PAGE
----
Warren weathers storm to give Yankees length
Right-hander allows four runs in first, then holds Tigers off the board
DETROIT -- When Adam Warren walked four of the first five Tigers hitters who stepped to the plate Wednesday, it looked like it might be a long night for the Yankees' bullpen.
Instead, the right-hander turned in a surprisingly long outing, recovering from the 36-pitch first inning to pitch into the sixth as the Yankees beat the Tigers, 13-4, at Comerica Park.
"It just kind of got away from me a little bit," Warren said. "But after that first inning, I felt like I made some adjustments and got back to it."
The Yankees provided Warren a six-run cushion during a 31-minute top of the first inning. But that lead began to evaporate as Warren, with snow flurries swirling around him, walked in a run before recording his second out.
While some pitchers feel freed up to throw strikes and pitch to contact when granted a big lead, Warren said the Yanks' big inning may have had the opposite effect on him. Rather than worry about locating, he expanded his target and wound up missing the strike zone entirely.
Warren then served up two RBI singles and a run-scoring forceout to Detroit's next three hitters, finally getting out of the inning with a pop out to second base.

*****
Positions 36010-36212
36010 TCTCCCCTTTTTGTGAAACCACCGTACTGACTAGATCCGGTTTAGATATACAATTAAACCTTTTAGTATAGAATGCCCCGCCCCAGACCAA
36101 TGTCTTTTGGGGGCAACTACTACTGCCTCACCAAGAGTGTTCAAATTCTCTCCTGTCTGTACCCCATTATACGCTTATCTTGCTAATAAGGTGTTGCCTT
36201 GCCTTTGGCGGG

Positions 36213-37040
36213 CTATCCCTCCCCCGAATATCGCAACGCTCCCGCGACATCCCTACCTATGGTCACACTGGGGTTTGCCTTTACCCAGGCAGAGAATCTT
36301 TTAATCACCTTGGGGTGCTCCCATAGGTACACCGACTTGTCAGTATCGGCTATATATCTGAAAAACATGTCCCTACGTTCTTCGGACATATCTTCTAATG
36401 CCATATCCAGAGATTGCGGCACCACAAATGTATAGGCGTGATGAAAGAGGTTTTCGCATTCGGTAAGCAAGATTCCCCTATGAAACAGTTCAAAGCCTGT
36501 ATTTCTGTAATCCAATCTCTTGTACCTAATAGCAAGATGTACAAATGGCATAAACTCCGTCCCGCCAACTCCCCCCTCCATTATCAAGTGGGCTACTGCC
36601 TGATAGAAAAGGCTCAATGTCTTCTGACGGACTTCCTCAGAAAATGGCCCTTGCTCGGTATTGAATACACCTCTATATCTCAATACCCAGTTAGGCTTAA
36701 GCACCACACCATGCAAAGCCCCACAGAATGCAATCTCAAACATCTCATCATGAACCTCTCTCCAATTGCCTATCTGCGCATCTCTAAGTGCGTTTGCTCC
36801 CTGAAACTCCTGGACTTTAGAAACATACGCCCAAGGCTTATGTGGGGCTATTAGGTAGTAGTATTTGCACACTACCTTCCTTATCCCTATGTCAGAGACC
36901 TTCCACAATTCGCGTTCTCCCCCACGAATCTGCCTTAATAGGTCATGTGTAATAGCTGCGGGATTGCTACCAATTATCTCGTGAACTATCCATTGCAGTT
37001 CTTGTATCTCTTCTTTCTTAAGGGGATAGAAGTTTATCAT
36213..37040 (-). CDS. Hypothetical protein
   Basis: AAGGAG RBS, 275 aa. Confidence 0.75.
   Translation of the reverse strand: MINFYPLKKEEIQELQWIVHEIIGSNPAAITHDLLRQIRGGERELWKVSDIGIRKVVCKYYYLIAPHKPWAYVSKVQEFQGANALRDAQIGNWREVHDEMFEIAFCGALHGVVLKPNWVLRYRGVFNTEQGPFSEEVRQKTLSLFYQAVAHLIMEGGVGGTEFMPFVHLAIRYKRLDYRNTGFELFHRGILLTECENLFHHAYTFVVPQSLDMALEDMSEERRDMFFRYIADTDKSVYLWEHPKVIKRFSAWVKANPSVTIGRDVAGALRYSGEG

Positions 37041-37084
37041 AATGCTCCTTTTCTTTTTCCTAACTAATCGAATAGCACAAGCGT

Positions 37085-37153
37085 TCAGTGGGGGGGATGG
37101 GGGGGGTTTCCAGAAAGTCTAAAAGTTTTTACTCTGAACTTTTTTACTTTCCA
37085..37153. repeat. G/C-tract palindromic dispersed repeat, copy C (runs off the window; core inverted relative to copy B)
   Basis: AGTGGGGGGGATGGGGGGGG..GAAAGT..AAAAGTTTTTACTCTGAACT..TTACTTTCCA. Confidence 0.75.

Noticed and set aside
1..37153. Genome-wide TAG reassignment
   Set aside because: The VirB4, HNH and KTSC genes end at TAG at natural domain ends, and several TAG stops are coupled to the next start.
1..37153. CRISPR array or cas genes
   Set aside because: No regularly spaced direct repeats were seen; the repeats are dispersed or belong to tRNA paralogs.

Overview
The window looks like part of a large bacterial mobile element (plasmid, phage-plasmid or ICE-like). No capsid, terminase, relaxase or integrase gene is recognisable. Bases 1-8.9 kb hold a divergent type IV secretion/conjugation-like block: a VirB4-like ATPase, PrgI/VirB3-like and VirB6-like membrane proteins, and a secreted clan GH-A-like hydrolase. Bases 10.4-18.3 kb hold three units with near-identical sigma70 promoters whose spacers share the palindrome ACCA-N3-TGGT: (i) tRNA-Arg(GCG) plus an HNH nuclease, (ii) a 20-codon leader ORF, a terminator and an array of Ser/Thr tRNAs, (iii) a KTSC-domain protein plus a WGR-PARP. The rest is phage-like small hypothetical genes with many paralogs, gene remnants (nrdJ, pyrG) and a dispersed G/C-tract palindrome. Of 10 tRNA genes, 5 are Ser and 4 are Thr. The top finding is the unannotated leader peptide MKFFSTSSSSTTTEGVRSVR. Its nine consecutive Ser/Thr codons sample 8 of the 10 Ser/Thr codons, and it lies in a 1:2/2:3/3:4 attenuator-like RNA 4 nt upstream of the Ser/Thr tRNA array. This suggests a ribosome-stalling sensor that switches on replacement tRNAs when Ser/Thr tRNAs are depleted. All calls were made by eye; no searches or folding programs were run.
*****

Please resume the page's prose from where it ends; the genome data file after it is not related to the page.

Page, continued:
"It's tough, because that's the last thing you want to do when you get those kinds of runs," Warren said. "You want to go out there and just attack hitters, especially in those kind of conditions. ... It was tough to deal with, but I tried to bounce back and get back to my strengths: pounding the zone."
Warren did just that, and he was lights-out from that point on. The Yankees scored two more runs in the top of the second, and he answered with a perfect bottom half of the frame.
"I'm proud of the way I bounced back and gave the team some depth," Warren said. "Obviously there's things I want to work on, but it's definitely something to build on."
Warren gave up a single in the fourth and another in the fifth, but both were negated by double plays. He allowed a one-out single in the sixth, struck out Nick Castellanos and exited the game after 101 pitches, 65 of them in his final 4 2/3 innings.
Instead of having to send in long reliever Esmil Rogers in the first or second inning, Warren allowed manager Joe Girardi to preserve his bullpen -- no small accomplishment with the Yankees in the middle of a grueling stretch in which they'll play 30 games in 31 days.
"I think it's real important, because we're in a long stretch here, and we didn't have to really beat up our bullpen," Girardi said.